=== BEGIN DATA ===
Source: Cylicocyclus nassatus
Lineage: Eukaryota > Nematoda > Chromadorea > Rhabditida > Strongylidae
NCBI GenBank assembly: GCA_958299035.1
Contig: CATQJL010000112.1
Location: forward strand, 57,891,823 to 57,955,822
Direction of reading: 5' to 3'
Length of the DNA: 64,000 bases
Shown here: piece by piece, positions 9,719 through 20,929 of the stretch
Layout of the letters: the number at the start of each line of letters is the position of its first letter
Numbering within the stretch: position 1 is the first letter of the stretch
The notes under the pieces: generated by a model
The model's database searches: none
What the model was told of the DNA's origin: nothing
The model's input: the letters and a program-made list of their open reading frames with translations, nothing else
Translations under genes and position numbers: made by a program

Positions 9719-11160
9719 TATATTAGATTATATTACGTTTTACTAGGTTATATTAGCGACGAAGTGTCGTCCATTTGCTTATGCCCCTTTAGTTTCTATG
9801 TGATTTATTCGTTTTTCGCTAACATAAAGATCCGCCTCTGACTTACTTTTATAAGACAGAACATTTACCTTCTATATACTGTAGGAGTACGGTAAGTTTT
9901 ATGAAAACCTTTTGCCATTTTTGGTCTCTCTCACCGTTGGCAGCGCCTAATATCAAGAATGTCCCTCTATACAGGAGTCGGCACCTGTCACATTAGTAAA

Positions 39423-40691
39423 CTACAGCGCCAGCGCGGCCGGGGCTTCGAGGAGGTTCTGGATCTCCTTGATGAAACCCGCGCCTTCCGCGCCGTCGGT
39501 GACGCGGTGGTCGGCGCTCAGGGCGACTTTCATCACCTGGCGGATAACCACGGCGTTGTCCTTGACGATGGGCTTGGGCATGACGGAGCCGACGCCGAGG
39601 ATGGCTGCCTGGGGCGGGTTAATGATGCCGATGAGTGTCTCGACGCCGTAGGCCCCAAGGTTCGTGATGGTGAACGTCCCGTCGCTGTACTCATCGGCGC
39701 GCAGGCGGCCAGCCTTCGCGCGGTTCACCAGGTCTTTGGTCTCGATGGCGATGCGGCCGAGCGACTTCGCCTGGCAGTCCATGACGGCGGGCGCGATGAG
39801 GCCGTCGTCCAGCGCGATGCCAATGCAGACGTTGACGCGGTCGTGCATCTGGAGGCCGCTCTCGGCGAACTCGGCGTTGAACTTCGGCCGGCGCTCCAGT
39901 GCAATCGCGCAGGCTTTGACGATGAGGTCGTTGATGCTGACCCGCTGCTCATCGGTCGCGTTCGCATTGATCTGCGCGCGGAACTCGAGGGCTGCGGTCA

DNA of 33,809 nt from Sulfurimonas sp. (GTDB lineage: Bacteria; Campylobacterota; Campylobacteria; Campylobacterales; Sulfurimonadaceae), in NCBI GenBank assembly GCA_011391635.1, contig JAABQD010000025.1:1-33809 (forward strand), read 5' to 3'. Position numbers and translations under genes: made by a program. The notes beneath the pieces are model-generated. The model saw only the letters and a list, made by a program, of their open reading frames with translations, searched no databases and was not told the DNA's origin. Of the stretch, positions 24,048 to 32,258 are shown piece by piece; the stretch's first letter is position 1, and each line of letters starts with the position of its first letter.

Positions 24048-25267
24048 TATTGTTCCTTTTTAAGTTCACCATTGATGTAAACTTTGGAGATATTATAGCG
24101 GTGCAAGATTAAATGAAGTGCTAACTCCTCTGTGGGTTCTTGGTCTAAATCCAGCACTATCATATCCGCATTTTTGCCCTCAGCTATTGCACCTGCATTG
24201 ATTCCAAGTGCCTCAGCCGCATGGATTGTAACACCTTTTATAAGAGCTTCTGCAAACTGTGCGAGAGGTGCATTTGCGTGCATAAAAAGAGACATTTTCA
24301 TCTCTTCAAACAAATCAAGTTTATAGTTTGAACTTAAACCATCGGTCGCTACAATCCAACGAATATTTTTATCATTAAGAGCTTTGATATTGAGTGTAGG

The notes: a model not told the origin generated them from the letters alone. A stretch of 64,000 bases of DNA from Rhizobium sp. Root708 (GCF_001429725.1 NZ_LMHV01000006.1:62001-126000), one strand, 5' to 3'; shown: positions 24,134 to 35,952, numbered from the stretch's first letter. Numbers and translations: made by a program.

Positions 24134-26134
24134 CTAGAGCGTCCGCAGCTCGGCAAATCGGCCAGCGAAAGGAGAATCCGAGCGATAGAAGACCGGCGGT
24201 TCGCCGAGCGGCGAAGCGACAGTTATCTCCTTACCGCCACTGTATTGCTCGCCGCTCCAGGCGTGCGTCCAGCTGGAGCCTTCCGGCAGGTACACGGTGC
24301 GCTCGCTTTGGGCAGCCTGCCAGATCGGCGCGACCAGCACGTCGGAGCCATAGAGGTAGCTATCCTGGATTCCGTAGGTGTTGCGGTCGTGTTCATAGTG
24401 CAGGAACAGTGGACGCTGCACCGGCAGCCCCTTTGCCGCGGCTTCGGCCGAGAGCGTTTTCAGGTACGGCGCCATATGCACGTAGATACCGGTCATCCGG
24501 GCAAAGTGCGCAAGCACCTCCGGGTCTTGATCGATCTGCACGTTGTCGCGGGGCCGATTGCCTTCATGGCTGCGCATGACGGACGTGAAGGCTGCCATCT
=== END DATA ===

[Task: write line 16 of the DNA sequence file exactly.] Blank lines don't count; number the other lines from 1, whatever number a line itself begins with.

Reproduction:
Positions 9719-11160